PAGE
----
If your cat seems to be thirstier than usual, is urinating frequently, is hungry all the time but also losing weight, you should have him checked by your veterinarian for feline diabetes.
Other signs to watch for include urinating outside the litter box, sweet-smelling breath, lethargy, dehydration, poor coat condition, and urinary tract infections.
Left untreated, diabetes can cause your kitty to lose his appetite and a significant amount of weight, and develop muscle weakness. Uncontrolled, the disease can ultimately result in diabetic neuropathy, a condition in which there is profound rear limb weakness and a plantigrade walk, meaning the ankles are actually on the ground as the cat walks.
Feline Diabetes Mellitus
Diabetes mellitus is a common disease in older cats, and is especially prevalent in kitties fed dry food diets. In fact, a study published in the Journal of Feline Medicine and Surgery concluded that high-protein, low-carb diets are as or more effective than insulin at causing remission of diabetes in cats.
The pancreas produces insulin based on the level of glucose in the blood. Insulin is necessary in order for glucose to enter the cells of the body. When glucose levels are high (which normally occurs after a meal), insulin is released.
When there is not enough insulin being released from the pancreas, or there is an abnormal release of insulin coupled with an inadequate response of the body's cells to the insulin, diabetes mellitus is the result. Sugar in the bloodstream cannot get into the cells of the body, so the body starts breaking down fat and protein stores to use as energy. As a result, no matter how much the cat eats, she loses weight.
In addition, the glucose builds up in the bloodstream and is eliminated through urination. This leads to excessive urination and thirst.
Diabetes in animals can be either insulin-dependent, or non-insulin dependent. In kitties, the condition usually begins as non-insulin dependent diabetes. In most situations, insulin injections are needed to control elevated glucose levels, but there are some cats that do better with oral hypoglycemic medications.
If feline diabetes is diagnosed early and everyone involved with the cat is committed to bringing the disease under control, it's quite possible to normalize blood glucose levels and put the diabetes into remission - which means the kitty will no longer need to be on insulin or other medications. But unfortunately, in cats that have been diabetic for a significant period of time, the cells in the pancreas may be worn out and unable to secrete insulin any longer. In this case, the animal may require life-long insulin therapy.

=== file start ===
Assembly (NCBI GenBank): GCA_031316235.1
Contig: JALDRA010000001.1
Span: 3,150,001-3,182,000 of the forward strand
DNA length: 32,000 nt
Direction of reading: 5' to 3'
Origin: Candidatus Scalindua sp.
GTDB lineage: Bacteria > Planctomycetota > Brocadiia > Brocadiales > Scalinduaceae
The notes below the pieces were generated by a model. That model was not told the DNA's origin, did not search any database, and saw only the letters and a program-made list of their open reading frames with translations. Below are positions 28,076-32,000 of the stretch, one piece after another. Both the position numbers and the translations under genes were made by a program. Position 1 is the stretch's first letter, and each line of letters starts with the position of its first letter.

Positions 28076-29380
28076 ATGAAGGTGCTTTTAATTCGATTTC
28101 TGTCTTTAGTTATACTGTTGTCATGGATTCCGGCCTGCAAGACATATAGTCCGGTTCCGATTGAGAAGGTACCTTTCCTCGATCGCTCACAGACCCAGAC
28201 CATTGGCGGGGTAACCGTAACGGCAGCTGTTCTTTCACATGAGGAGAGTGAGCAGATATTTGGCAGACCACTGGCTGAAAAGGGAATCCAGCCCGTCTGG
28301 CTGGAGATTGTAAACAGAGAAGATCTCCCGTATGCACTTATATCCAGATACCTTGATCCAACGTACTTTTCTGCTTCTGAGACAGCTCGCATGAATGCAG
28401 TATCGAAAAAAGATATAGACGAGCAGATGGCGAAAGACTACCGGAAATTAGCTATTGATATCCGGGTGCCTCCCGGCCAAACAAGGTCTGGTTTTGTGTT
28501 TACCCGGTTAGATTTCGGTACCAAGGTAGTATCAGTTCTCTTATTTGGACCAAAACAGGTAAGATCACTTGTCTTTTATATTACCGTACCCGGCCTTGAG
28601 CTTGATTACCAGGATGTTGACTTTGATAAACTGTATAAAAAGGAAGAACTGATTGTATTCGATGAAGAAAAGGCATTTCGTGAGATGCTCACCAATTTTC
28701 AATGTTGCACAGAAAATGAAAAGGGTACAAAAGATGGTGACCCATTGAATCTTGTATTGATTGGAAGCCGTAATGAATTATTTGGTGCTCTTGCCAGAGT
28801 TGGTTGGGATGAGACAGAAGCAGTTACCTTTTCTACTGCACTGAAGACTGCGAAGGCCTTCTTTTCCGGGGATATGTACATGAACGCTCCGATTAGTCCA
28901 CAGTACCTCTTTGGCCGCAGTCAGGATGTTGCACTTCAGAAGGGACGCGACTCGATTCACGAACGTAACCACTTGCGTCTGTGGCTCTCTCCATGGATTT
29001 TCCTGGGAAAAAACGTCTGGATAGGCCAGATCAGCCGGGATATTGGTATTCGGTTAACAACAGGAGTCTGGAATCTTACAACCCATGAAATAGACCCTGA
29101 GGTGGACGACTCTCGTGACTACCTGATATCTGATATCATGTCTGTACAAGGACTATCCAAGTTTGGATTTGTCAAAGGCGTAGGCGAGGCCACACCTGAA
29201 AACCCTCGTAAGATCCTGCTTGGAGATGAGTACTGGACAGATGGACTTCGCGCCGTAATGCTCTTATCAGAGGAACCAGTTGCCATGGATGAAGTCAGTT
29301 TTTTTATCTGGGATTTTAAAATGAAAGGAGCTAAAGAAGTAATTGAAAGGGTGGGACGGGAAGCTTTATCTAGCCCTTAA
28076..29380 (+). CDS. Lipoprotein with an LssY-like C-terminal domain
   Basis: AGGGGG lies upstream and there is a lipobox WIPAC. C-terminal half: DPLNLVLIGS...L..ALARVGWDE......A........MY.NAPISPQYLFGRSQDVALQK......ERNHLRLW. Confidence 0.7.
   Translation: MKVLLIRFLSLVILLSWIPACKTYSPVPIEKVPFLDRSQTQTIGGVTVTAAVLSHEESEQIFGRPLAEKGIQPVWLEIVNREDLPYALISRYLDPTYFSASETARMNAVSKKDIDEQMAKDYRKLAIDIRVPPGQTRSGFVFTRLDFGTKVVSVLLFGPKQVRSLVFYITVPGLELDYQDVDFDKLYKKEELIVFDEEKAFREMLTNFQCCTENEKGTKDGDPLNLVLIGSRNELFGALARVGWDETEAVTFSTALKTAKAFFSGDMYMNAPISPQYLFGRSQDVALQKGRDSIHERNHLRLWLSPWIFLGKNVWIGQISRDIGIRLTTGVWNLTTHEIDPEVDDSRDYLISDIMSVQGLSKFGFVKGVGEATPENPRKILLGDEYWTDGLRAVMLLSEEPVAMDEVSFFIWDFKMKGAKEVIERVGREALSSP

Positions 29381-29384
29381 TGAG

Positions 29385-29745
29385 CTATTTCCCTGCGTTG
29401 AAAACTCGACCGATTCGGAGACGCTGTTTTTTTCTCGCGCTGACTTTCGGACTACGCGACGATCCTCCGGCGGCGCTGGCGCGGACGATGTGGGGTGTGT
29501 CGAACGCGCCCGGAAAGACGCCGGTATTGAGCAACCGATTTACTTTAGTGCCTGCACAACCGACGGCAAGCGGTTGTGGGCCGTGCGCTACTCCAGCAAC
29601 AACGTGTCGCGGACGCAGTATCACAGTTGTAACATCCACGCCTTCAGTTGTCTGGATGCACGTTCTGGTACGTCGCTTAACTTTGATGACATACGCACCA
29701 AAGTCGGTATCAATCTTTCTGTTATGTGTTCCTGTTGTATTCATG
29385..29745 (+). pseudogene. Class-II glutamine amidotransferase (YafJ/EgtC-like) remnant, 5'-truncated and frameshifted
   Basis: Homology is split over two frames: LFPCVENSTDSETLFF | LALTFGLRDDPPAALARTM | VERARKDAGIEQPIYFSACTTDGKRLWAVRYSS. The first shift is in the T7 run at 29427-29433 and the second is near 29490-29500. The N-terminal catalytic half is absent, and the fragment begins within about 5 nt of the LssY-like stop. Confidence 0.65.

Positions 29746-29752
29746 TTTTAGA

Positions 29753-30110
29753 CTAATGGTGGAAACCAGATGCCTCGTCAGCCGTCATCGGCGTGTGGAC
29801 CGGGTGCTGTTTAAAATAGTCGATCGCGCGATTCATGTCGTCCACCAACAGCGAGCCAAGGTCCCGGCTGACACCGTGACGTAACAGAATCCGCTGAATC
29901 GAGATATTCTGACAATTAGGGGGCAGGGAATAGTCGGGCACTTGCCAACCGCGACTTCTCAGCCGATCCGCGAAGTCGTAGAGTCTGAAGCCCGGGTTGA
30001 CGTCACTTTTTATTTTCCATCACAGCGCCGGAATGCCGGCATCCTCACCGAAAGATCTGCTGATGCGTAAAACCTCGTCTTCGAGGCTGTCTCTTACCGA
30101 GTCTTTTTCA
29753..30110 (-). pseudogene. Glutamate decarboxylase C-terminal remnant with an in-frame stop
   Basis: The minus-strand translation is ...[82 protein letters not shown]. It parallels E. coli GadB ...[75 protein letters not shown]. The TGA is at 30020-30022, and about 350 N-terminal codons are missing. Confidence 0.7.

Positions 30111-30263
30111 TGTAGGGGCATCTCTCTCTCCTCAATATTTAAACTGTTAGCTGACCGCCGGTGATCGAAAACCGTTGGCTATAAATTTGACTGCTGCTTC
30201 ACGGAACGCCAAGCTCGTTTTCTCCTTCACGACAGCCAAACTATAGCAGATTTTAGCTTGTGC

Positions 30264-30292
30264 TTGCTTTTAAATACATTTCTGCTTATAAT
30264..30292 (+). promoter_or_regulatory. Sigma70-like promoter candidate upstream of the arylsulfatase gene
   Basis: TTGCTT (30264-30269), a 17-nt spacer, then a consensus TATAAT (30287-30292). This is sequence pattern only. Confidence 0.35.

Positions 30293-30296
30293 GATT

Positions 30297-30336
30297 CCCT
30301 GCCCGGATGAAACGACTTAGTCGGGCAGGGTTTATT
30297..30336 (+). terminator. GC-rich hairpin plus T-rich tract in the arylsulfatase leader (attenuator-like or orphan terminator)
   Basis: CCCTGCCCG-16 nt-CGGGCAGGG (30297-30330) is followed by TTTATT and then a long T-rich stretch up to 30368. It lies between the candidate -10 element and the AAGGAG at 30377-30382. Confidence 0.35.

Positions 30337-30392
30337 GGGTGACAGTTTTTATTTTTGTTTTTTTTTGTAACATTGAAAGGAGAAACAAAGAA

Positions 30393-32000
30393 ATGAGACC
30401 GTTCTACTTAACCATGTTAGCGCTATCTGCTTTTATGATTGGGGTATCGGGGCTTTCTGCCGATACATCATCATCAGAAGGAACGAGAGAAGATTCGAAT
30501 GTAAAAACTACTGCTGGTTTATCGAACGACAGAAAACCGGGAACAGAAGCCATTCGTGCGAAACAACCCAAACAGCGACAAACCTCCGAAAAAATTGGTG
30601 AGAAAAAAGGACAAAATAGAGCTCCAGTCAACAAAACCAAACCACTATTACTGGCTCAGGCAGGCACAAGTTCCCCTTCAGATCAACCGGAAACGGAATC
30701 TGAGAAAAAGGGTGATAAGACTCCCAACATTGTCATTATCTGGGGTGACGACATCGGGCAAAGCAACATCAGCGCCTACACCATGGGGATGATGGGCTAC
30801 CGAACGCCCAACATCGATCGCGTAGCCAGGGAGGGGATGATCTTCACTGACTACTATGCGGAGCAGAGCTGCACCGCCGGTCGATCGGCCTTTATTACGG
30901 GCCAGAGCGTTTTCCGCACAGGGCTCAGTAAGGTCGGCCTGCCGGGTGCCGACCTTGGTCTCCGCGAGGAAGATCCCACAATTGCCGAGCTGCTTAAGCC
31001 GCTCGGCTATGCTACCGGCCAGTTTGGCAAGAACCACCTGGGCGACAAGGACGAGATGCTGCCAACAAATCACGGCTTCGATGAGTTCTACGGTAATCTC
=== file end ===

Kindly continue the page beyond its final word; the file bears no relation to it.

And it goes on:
A New Insulin That Can Benefit Diabetic Cats
As I discussed in an article last about one of my patients, Biddie, a 15 year-old cat who suffered with seemingly unmanageable diabetes, I tried a relatively new kind of insulin called glargine. Glargine is a DNA-recombinant long-acting insulin analogue. I gradually increased Biddie's glargine dose over a three-month period until we were able to get his blood sugar under control.
A study published in the Journal of Veterinary Emergency and Critical Care evaluated glargine as a treatment for diabetic ketoacidosis in cats and showed that the drug successfully treats the condition. Ketones are waste products that result when the body burns fat rather than glucose as fuel. The body attempts to eliminate excess ketones as quickly as possible through urination. If ketones build up in the bloodstream, they can lead to significant energy problems in the body, resulting in diabetic ketoacidosis. This condition is a medical emergency that can progress rapidly, cause severe illness, and if not treated promptly, can be fatal.
According to the study, glargine also achieved remission of diabetes in one-third of patients.
The Importance of the Right Nutrition for Cats with Diabetes
The ideal nutrition for cats is whole, fresh, unprocessed animal meat, organs and bones, with a small amount of veggies. Since many older cats with diabetes have eaten processed commercial pet food - typically kibble - all their lives, it can be an insurmountable challenge to transition a sick kitty with little or no appetite to a new diet.
If this is the case with your cat, I recommend adding as much grain/potato-free canned cat food as possible to your pet's normal fare. The important thing is to ensure your kitty is eating well each day, and if that means continuing to feed dry cat food, that's what you should do. Just make sure to also encourage him to eat some canned food as well for the added protein and moisture it provides.
The biggest contributor to feline diabetes is obesity. If you want to do everything possible to prevent diabetes in your pet, you should focus on keeping your kitty lean. Feed a portion-controlled, moisture-rich, species-appropriate diet and make sure she gets some exercise each day.
Dr. Karen Becker is a proactive and integrative wellness veterinarian. You can visit her site at: MercolaHealthyPets.com
Her goal is to help you create wellness in order to prevent illness in the lives of your pets. This proactive approach seeks to save you and your pet from unnecessary stress and suffering by identifying and removing health obstacles even before disease occurs. Unfortunately, most veterinarians in the United States are trained to be reactive. They wait for symptoms to occur, and often treat those symptoms without addressing the root cause.
By reading Dr. Becker's information, you'll learn how to make impactful, consistent lifestyle choices to improve your pet's quality of life.